Test 101

Cholesterol Test

A cholesterol test, also known as lipoprotein test, is primarily used to assess a person’s risk of developing diseases associated with elevated cholesterol levels. The cholesterol test measures amounts of cholesterol and triglycerides in the blood.

A cholesterol test is administered by drawing blood from a vein. Typically, the cholesterol test requires fasting for 12 hours prior to the test for the most accurate results. Certain medications can affect the results of a cholesterol test as well and your healthcare provider will advise you if you should stop taking any medications prior to a cholesterol test.

A cholesterol test differs from many other medical tests in that it is not used for diagnostic purposes. Essentially, a cholesterol test helps doctors evaluate an individual’s risk for developing a disease or condition and to assess what measures might be necessary to lower those risks. Cholesterol is a substance found naturally in the body, but excess cholesterol has been linked to cardiovascular disease.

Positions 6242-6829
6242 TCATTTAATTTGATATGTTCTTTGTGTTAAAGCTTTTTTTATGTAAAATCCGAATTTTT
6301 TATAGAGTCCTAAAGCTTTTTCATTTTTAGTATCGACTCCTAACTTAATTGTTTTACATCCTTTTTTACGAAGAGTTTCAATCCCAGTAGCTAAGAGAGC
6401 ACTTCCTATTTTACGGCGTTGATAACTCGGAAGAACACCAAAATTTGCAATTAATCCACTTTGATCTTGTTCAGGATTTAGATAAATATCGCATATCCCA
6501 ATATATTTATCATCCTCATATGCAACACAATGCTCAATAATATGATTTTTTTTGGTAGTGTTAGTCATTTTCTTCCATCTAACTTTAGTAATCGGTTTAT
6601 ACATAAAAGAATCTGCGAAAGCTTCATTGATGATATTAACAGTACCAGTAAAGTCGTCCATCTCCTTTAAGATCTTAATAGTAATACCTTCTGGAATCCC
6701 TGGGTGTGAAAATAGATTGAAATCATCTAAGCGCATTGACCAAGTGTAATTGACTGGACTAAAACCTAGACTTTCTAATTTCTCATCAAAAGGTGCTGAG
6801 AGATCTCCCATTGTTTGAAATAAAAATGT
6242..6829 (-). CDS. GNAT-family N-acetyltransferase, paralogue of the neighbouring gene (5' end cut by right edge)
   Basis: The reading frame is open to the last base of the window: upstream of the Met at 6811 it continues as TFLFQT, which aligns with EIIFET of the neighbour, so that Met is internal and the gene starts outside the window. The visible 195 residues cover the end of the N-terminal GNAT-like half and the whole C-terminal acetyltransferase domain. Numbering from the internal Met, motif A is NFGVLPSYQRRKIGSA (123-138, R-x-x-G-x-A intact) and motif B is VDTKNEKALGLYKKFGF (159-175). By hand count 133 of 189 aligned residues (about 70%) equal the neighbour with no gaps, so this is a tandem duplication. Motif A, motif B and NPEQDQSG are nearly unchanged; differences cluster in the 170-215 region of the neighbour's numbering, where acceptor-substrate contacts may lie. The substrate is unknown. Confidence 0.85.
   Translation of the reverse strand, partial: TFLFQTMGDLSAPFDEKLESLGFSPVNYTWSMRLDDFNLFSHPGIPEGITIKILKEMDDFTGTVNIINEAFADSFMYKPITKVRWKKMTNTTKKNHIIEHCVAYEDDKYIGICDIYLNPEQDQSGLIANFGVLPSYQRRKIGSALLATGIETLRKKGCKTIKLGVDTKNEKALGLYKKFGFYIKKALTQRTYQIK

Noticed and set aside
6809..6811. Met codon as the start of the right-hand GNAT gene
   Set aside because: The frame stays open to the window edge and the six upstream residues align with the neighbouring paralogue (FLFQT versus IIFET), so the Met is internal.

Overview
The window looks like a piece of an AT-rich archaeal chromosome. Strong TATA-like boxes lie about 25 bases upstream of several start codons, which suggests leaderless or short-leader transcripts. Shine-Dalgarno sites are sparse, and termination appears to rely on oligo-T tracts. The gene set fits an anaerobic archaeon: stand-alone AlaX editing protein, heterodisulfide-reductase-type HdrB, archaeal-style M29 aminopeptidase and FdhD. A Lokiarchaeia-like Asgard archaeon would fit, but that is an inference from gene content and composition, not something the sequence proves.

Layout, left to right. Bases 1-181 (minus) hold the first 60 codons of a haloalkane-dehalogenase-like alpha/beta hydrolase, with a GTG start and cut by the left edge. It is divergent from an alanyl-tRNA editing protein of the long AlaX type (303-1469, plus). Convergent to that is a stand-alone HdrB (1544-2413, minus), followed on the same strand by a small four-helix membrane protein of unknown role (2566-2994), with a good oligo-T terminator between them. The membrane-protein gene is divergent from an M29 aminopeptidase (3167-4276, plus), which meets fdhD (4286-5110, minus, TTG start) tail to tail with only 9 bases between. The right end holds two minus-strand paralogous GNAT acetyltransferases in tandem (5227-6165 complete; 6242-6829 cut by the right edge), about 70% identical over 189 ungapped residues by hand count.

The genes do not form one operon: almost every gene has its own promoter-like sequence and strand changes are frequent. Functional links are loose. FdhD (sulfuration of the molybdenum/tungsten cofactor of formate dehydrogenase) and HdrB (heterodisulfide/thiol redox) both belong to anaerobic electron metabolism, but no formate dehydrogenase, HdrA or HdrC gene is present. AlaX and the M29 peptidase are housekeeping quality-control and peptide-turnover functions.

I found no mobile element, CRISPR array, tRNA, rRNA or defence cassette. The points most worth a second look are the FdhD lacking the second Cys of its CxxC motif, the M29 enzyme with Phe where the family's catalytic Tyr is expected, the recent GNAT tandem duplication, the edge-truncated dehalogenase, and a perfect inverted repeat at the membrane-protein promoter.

There are two types of cholesterol, HDL and LDL. HDL is commonly referred to as the good cholesterol and it is this type of cholesterol that helps the excess cholesterol move to the liver for excretion in bile. While healthcare providers look primarily at levels of each type of cholesterol and triglyceride levels individually, a cholesterol test measures total cholesterol.

The normal values of cholesterol are determined in total values and the results of a cholesterol test will be listed as mg/dL, or milligrams per deciliter. A value of 200 mg/dL or less is considered low-risk as a factor for heart disease. LDL should be no higher than 130mg/dL and HDL should be no lower than 60 mg/dL. As the HDL value increases, the risk for heart disease lessens.

Anyone with precursory risk factors for heart disease such as smoking, family history, diabetes, or obesity should ask their healthcare provider to perform a cholesterol test for the purpose of monitoring this additional risk factor.

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